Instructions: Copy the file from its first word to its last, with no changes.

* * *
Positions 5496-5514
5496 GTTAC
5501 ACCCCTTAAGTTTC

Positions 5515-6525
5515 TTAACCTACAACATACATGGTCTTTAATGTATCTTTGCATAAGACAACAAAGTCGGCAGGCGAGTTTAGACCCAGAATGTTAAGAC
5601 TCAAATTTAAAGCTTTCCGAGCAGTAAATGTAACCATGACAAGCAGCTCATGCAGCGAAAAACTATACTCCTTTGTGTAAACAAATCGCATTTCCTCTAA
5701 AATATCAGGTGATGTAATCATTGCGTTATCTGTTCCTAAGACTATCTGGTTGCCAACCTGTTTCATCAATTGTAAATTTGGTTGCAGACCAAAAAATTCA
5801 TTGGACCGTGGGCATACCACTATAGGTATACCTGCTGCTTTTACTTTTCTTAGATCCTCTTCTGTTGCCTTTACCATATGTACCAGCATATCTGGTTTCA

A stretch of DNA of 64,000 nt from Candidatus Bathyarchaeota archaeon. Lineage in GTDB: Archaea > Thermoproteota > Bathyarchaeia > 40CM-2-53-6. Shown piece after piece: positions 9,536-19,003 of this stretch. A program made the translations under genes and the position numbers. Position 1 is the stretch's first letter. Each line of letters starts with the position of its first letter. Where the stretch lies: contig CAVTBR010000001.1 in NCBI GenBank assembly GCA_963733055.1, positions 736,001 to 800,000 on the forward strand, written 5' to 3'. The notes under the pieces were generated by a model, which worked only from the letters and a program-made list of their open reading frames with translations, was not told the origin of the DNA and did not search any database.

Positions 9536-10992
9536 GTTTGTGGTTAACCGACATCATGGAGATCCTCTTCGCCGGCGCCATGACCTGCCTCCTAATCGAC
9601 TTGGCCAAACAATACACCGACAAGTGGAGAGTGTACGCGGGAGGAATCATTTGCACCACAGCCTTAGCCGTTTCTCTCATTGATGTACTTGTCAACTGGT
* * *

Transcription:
Positions 5496-5514
5496 GTTAC
5501 ACCCCTTAAGTTTC

Positions 5515-6525
5515 TTAACCTACAACATACATGGTCTTTAATGTATCTTTGCATAAGACAACAAAGTCGGCAGGCGAGTTTAGACCCAGAATGTTAAGAC
5601 TCAAATTTAAAGCTTTCCGAGCAGTAAATGTAACCATGACAAGCAGCTCATGCAGCGAAAAACTATACTCCTTTGTGTAAACAAATCGCATTTCCTCTAA
5701 AATATCAGGTGATGTAATCATTGCGTTATCTGTTCCTAAGACTATCTGGTTGCCAACCTGTTTCATCAATTGTAAATTTGGTTGCAGACCAAAAAATTCA
5801 TTGGACCGTGGGCATACCACTATAGGTATACCTGCTGCTTTTACTTTTCTTAGATCCTCTTCTGTTGCCTTTACCATATGTACCAGCATATCTGGTTTCA

A stretch of DNA of 64,000 nt from Candidatus Bathyarchaeota archaeon. Lineage in GTDB: Archaea > Thermoproteota > Bathyarchaeia > 40CM-2-53-6. Shown piece after piece: positions 9,536-19,003 of this stretch. A program made the translations under genes and the position numbers. Position 1 is the stretch's first letter. Each line of letters starts with the position of its first letter. Where the stretch lies: contig CAVTBR010000001.1 in NCBI GenBank assembly GCA_963733055.1, positions 736,001 to 800,000 on the forward strand, written 5' to 3'. The notes under the pieces were generated by a model, which worked only from the letters and a program-made list of their open reading frames with translations, was not told the origin of the DNA and did not search any database.

Positions 9536-10992
9536 GTTTGTGGTTAACCGACATCATGGAGATCCTCTTCGCCGGCGCCATGACCTGCCTCCTAATCGAC
9601 TTGGCCAAACAATACACCGACAAGTGGAGAGTGTACGCGGGAGGAATCATTTGCACCACAGCCTTAGCCGTTTCTCTCATTGATGTACTTGTCAACTGGT